FRISCO The community of Frisco although officially came to being on April 22, 1889, was planned out and platted in advance of the land run. History records that Dr. J.M. Minnick wanted to start a veterans colony in the soon to be opened land in Oklahoma Territory. It was reported that he got a large group of veterans interested in this idea and they decided to send out a scouting party in order to find a good location for their new proposed town. These men went down the Chisholm Trail in the Oklahoma land by wagon. After going through some land they considered less than desirable, Dr. Minnick eventually came upon land he liked in the Canadian Valley area and the scouting party returned to their home in Kansas, to make their plans. As veterans they would be given the privilege of prefiling for the lots they drew for this proposed townsite. At first they wanted to call the site Veteran City, but it had been changed to Frisco by the time the post office was opened. Frisco was located halfway between Oklahoma City on its east and Fort Reno on its west, on the North Canadian River. Currently, it can be said the town would be about 3 miles northwest of Yukon. The townspeople of Frisco considered it to be in the center of the richest and best portion of Oklahoma. The townsite lay at the edge of the bottomland and ran back upon nearby hills. Over time, four different railroads considered passing through the new town of Frisco. The townspeople were so certain of securing a railroad, Veteran City's name was changed to Frisco in honor of expecting the Frisco Railway, however, when a railroad was built, it missed the townsite entirely. The local newspaper, the Frisco Herald, was begun on October 24, 1889. The paper touted that the country about Frisco was thickly settled by men "exerting themselves to get out crops next season" and are fitting up their farms like men who intend to make this their home. The land was still considered cheap and at the time of the first edition of the newspaper, there were still a few government claims yet to be had. The Frisco Herald claimed that there was plenty of timber to meet all the wants of fuel, fencing, and building purposes. Good water could be found at depths of 15 to 27 feet and springs and creeks were found on the greater number of farms. The soil was black loam. The grasses of the land could make a ton or two of hay per acre. The town of Frisco felt well provided with men of title and former distinction. It claimed to have a half a dozen members and ex-members of legislatures and any number of Colonels, Captains, and Judges. The Frisco Herald reports that the townspeople were from "everywhere", including Kansas, Texas, Missouri, Arkansas, and "from every state and territory in the West". It was the fourth largest town in the new territory for a time. Many felt that Frisco was a prime candidate for the county seat of Canadian County, and some went so far as to believe that it could even take away the Territorial capital from either Oklahoma City or Guthrie. Frisco was on an already established stage route and it was the only town its size for several miles. It was developing into a thriving commercial center. At one point it had about 2,000 residents and over 95 businesses, according to advertisements in the Frisco Herald. Frisco was a progressive community. They had a volunteer fire department which consisted of every able bodied man and boy. The town being the largest town west of Oklahoma City meant when people in the vicinity needed a way to reach Frisco for business, the townspeople took it upon themselves to build a bridge across the North Canadian River and after that one was completed, they built yet another. At the printing of the first edition of the Frisco Herald (October 1889), there were three churches listed. The Methodist Episcopal church held services every Sunday evening at 7:00 o'clock. Reverend J. Roberts was pastor according to the Herald, although another source names M.E. Roberts, who reportedly pastored several churches in the area. Payton Smith was in charge of the Methodist Sunday School. The Christian Church held services every Sunday with Reverend A.C. Bender as pastor, but there is no recorded building site for this church. The Union Sunday School had services every Sunday at 2:00 p.m. with A.V. Swearingen listed as Superintendent, in the Frisco Herald. Among the businesses that Frisco was known to have, and many advertised in the Frisco Herald, were two hotels, several grocery stores, a millinery shop, a bank, several dry goods stores, meat markets, a couple of blacksmiths, livery stables, a billiard hall, several saloons, real estate offices, and a couple of drug stores. They had multiple physicians and lawyers, a dentist, a quarry nearby, and many other people in labor related businesses. Frisco had one of the first two story school buildings in the Territory and even during Frisco's short time as a town they at one point had a college called the Oklahoma Frisco College. The town did not lack for cultural events. Within a short time, Frisco had a drama and a literary society. They had the first GAR (Grand Army of the Republic) post in the Territory. They had a Fife and Drum Corps which represented Oklahoma Territory all over the United States. Frisco had choral groups, musicians, and a glee club and dances were especially a favorite among the townspeople of Frisco. Frisco came upon hard times though. None of the four railroads that proposed a route through Frisco came through, reportedly because the town refused to pay them tribute. In 1891 there was the heated battle between El Reno and Frisco for the county seat. El Reno by this time was a powerful railroad town and with that influence, it was voted in as the county seat. Businesses began to leave Frisco and move on to El Reno or Yukon. By 1904 most of Frisco's mail was routed to Yukon. On February 20, 1905, Eli Rhodyback who was the chairman of the trustees of Frisco, filed with the county court to dissolve the city status of Frisco. All that is left of Frisco now is the town cemetery.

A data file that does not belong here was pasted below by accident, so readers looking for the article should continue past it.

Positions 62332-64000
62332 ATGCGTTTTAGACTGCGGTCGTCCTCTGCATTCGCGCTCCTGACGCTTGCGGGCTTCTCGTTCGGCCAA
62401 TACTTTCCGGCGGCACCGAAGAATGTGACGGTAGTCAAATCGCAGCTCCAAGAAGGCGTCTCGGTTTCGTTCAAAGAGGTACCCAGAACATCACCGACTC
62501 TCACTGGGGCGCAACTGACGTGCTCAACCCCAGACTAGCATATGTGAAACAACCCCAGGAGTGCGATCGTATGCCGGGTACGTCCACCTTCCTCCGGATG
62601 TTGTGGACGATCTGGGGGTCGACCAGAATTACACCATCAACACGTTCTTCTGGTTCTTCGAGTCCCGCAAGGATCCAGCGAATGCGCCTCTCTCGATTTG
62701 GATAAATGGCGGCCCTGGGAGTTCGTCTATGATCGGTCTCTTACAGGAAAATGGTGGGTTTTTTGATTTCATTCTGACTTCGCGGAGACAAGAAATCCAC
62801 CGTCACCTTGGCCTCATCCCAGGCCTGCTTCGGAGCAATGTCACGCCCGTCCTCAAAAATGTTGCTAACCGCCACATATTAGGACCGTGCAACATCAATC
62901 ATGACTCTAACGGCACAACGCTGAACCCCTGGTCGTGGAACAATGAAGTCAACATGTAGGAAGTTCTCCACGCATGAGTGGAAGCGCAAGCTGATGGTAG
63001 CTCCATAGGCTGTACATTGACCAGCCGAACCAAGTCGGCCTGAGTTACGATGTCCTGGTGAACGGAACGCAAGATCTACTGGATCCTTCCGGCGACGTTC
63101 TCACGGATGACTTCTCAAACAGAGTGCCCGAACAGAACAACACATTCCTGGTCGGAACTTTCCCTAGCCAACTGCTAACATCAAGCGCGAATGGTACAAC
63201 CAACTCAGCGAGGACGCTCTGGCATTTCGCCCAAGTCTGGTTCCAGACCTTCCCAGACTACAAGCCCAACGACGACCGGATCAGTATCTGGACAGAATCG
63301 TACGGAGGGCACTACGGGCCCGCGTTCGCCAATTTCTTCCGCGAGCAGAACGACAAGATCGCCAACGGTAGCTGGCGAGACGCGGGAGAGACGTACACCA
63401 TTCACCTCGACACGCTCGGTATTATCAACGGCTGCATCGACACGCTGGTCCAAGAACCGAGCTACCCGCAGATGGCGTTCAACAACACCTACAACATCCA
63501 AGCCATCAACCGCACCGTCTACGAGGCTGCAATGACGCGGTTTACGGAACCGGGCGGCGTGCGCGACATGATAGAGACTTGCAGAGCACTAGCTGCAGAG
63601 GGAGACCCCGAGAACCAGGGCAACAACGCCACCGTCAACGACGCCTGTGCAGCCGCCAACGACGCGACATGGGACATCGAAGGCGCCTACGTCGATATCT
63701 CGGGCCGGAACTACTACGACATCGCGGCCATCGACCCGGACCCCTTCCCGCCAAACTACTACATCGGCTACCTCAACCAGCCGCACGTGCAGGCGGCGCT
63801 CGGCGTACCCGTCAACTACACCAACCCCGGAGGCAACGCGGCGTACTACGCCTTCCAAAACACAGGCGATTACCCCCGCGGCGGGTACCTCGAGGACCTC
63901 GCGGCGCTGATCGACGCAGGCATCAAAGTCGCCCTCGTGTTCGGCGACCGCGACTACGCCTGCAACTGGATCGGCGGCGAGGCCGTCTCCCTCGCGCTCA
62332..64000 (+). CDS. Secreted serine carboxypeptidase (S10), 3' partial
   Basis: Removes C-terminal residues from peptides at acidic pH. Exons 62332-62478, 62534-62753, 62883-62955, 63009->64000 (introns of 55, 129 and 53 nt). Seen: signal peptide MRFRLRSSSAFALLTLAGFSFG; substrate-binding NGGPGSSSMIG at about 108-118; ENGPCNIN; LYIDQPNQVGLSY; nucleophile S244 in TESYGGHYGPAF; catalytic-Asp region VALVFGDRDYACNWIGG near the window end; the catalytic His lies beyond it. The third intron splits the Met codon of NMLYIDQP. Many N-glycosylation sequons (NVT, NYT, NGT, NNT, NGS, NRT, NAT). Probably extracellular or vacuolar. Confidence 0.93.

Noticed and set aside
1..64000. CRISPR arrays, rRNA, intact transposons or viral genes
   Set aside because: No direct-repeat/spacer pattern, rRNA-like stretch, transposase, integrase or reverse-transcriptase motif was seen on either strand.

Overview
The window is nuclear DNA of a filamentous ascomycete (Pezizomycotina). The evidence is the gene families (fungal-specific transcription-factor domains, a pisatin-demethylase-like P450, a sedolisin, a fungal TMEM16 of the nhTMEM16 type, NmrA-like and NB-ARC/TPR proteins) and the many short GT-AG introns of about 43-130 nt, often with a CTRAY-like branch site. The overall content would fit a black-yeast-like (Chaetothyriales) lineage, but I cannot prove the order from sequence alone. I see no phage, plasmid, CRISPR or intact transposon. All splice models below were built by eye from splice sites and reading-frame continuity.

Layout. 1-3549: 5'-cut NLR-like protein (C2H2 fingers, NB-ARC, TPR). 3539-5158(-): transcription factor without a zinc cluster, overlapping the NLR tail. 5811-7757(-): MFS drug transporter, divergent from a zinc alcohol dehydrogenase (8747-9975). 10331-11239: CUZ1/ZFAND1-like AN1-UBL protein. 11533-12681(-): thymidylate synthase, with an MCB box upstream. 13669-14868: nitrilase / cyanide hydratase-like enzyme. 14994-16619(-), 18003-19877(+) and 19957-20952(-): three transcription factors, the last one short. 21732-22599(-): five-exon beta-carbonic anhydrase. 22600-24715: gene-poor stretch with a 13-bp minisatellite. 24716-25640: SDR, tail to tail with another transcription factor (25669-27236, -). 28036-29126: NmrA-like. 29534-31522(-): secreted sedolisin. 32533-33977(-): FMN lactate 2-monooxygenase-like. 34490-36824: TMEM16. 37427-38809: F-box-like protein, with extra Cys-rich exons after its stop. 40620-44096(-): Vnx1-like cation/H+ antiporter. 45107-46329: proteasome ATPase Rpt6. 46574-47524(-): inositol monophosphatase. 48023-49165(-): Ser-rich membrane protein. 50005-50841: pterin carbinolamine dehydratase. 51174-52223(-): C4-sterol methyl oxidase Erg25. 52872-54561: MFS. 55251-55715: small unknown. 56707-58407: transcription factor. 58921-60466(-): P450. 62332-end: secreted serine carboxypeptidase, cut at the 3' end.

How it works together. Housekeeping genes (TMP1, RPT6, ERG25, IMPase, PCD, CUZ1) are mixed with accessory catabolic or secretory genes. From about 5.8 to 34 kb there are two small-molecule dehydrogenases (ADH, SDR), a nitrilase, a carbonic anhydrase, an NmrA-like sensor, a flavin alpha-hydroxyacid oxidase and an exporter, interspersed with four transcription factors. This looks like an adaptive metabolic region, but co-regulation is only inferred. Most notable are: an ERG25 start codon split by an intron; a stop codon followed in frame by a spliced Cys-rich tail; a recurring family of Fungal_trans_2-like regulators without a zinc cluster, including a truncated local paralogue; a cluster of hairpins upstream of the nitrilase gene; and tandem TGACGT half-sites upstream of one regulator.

Submitted by: John Warner